Use the cables that come with the solar panel, these are UV-resistant cables. Other cables will crack and break over time when they are exposed to UV radiation. This is the part when you need to oversize the diameter of the wire to account for voltage drop. Try to keep the voltage drop under 3%. Click here to calculate the voltage drop.

What is voltage drop?

Voltage drop is a phenomenon that appears when you have a long cable that delivers energy from point A to point B. The length of the cable increases the resistance in the cable which will reduce the voltage at point B.

For example, your solar panel delivers 18 Volts DC and 5.8 amps to the charge controller and the wire length is 40 feet.

how to calculate voltage drop
Voltage drop in a single panel system

As you can see in the calculation, the voltage drop is 4.09% which will reduce the overall power delivered to the charge controller.

Let’s calculate the amount you will lose: 0.74 volts x 5.8 amps = 4.3 Watts.

This is not much, but if you have multiple panels, this can add up quickly. It could be that in your country the voltage drop may not be above 3% by law. To reduce the voltage drop, you use thicker wire.

Try to limit voltage drop to 3% because it will increase power loss in the system.

The final version will look like this:

Complete schematic of how to wire a solar panel to a battery with loads attached
Complete schematic of how to wire a solar panel to a battery with loads attached


You need to have fuses in between your devices. The main objective of having fuses is to protect the wires from overheating or catching fire, not to protect the device. This is because you are going to size the wires to the amount of current that is able to flow from one device to the other.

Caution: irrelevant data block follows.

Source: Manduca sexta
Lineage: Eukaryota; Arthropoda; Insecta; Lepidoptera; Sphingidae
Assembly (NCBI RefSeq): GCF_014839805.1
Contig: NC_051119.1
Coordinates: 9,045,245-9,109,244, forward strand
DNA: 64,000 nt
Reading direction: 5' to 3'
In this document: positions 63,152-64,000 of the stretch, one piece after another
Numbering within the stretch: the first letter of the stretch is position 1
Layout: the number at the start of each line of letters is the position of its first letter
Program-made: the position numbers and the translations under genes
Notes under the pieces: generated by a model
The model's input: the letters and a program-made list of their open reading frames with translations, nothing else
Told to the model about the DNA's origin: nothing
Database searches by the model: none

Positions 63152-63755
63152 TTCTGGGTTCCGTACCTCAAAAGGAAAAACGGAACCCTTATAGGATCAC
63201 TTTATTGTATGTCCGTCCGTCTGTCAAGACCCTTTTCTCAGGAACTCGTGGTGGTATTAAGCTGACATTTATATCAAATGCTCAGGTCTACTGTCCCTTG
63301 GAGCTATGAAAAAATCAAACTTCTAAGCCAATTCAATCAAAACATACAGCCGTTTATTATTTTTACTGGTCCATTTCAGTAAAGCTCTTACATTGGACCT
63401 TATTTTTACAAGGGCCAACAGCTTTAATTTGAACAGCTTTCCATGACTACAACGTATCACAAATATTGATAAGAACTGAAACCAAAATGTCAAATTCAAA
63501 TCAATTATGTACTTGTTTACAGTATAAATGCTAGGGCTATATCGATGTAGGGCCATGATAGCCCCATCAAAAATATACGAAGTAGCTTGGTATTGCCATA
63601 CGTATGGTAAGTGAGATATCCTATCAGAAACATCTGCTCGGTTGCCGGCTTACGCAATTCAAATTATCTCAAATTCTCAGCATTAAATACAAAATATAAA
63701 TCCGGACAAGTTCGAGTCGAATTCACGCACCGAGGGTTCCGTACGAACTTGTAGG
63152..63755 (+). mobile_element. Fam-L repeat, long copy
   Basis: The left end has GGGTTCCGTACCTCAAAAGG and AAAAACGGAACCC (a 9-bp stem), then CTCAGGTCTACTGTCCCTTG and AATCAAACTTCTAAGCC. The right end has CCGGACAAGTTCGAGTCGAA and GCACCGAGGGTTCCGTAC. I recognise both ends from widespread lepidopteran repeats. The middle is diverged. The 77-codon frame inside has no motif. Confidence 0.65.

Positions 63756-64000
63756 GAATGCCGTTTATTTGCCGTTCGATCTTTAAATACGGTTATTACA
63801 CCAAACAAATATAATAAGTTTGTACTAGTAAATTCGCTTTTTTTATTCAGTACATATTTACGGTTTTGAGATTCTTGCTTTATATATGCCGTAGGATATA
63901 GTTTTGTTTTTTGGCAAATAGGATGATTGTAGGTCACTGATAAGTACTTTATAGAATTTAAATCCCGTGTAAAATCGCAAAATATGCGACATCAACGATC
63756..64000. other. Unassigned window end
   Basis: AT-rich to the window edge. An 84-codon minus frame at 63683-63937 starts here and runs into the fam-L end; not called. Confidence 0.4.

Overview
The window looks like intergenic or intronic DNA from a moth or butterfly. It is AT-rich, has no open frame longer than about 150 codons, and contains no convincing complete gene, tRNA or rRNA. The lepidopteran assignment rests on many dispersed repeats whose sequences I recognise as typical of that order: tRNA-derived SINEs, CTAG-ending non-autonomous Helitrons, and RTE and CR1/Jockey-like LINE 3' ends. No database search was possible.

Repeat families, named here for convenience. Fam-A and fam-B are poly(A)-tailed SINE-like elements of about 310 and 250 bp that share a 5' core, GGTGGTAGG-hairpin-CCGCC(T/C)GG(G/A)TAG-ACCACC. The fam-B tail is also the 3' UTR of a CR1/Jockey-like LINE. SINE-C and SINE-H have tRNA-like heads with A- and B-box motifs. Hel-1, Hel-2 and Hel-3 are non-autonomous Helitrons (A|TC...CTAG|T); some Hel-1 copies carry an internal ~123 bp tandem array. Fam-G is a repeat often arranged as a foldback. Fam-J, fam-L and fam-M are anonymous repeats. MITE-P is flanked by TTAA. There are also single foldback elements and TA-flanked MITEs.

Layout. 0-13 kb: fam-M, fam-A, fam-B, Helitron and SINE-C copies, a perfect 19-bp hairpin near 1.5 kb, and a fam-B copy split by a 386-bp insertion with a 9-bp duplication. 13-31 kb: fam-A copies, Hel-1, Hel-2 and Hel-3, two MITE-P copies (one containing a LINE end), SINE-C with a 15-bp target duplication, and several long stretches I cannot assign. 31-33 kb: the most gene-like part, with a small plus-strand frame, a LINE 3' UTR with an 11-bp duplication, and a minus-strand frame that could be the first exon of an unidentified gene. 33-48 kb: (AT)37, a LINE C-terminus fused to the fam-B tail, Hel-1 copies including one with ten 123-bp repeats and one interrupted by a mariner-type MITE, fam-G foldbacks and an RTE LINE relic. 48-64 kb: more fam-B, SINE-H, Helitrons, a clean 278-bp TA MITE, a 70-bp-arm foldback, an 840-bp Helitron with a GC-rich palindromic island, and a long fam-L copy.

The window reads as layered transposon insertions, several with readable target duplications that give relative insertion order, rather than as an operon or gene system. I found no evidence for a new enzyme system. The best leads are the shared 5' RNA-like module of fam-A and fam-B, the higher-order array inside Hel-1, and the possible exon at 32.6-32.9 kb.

You need fuses in the following places:

  • From solar panel to charge controller
  • From battery to charge controller
  • From battery to inverter
  • From battery to DC fuse box

I will write an article about fuses soon because it will be too long to include in this article. This is also something I write about in my book.


You have come to the end of this article. Hopefully, you now know how to connect a solar panel to a battery.

If you have questions, please write them in the comment section below.

8 thoughts on “How to Connect a Solar Panel to a 12V Battery?”

  1. Hi, do you need to match the voltage of the solar panel to the battery?
    So a 12v panel for a 12v battery? Or can the panel be 18v or 36v etc.

    • Hello Rob, you do not need to match the solar panel to the battery. The charge controller will take care of the voltage transformation. For example, you have an 18 volts panel connected to a 12 volts battery. The charge controller will transform the 18 volts down to the ideal voltage to charge the battery. Do not forget to adjust your charge controller to match your battery pack voltage.

  2. Hi, are you saying if you dont wire the load direct into the controller the battery level will not be accurate on the display? If that is the case, how does the controller know when the battery is depleted, for it to know when to charge? Thanks, bit confused!

    • Hello Joe, I’m not sure if I understand your question correctly but I will try to answer.

      – The charge controller is there to stop your battery from overcharging. If you keep putting energy into your battery it will damage the battery and it might catch fire.
      – The charge controller is there to disconnect the loads from the battery after your battery reaches a certain low voltage. This is to protect the battery from draining completely. If the battery is drained completely, it will damage the battery.

      I hope this answered your question.

    • Hello Mimi, a shunt keeps track of how many Ah you have left in your battery. It takes into account the Ah that goes into the battery and the Ah that goes out of the battery. That way you know exactly how much % charge you have left.

  3. Once the controller is set up by hooking the battery then hooking the panel and you have it all put together, Can you just hook up the battery to use it and unhook it when its not in use..?

    • Yes, you can disconnect the battery when it’s not in use. However, why would you do that? It’s good to have a trickle charge into your battery to keep it topped up.